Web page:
Trying to let go

This is my first and last post as the former Minister of Highfields Church

Peter Baker | 10:25, Monday 29th April 2013 | Cardiff

I'm writing on a laptop. Such technology is designed for days like this, surrounded as I am by boxes and the noise of sellotape being wrapped around everything by the removal men.

Today is not yesterday. I wish it were, for yesterday will live long in the memory.

It was probably the standing ovation as we left the chapel at the end of the evening service which spoke most powerfully

It was probably the standing ovation as we left the chapel at the end of the evening service which spoke most powerfully of a race run and a finishing line crossed. You cannot put a value on such generosity. It is priceless.

I've had such endings before in sports arenas from thousands, but never as telling as this spontaneous (at least I think it wasn’t another one of Jim Pickering’s orchestrations!), unexpected and moving wall of noise from a church family whom we have served eighteen and more years.

We'd had a foretaste in the morning from the children as they had lined up in tunnel formation from the foyer floor to the top of the stairs to cheer and wave.

But this was from an adult congregation normally not used in worship to PDA's (public displays of affection). Of course, that corporate culture made the send-off all the more poignant and wonderful as it came from the hearts of more than 400 people who wanted to be part of the end of an era and the beginning of a new one.

Mind you, it had been a weekend of high emotion for us all. Never before in Highfields history have so many people cried so much and laughed so loudly. It is in our humanity, which generates tears and smiles, that we seem to be most alive. To be in the moment, which captures the years and distills time into bottled memories, is a healing, uplifting experience.

The sketch 'The Highfields Way', an affectionate take on our PA and Media team's skills, summed up all that it means to be part of a family which is secure and happy (most of the time!).

The revelation that this ineptitude was all part of plan to frustrate the professionalism of the Staff finally made sense of everything for me. I can leave content in the knowledge that all these 'mistakes' have been deliberate.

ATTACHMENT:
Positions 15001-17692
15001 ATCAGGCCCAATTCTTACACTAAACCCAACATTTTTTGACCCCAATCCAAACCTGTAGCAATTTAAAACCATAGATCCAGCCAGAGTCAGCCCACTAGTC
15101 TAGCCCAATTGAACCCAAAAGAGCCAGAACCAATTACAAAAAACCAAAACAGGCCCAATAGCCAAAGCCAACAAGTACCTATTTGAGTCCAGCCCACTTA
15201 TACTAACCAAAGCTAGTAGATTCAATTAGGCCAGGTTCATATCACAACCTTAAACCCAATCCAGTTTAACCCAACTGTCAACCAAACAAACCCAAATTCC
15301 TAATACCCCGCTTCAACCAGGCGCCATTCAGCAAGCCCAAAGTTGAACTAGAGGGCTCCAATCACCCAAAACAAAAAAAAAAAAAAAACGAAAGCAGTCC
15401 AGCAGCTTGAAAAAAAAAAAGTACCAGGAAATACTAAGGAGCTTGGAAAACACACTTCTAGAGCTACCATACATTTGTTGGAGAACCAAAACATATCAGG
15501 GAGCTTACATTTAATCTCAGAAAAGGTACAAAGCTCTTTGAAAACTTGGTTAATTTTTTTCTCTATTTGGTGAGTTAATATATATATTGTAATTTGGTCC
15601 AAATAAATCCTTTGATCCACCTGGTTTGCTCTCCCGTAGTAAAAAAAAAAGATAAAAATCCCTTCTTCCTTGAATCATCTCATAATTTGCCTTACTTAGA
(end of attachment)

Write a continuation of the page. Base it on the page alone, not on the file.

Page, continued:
Oh that all my mistakes were such!

And so today we begin to let go. It's only a beginning and I'm not altogether convinced I want to let go entirely, even if that were possible. I've registered a curiosity though. How is it that, at the last, all the tough stuff which years in the same church inevitably bring - the bumps and bruises of miscommunication and misunderstanding - are not remembered? Love conquers all and covers over a multitude of sins.

In fact, I want to hold onto the triumphs, the battles won, the disciples made, the victories of faith in the lives of hundreds, to rehearse what God has done through the faithful service of loyal colleagues, fellow leaders and friends.

A crowd has been turned into a family here, by entering the tunnel of chaos marked 'Grace'

A crowd has been turned into a family here, by entering the tunnel of chaos marked 'Grace'. Grace wins. It always does, it always will. For grace is God’s generous movement towards us in Christ - a never-ending wave of mercy which washes clean the past and carries us to the future.

So it is to future grace that we move, to the best that is yet to be, to the promises of God and the bright horizons of faith.

The removal van firm is called "The Bishops Move". I smile. Always wanted to be an Anglican! But even happier to be a Nonconformist Minister and Welshman. Happiest of all to have served a great church (probably the best church in the world!) in an era that was unique.  

In Christ alone, with thanks and love,

Peter, Sian, Emma and Laura (and Owen) 

 

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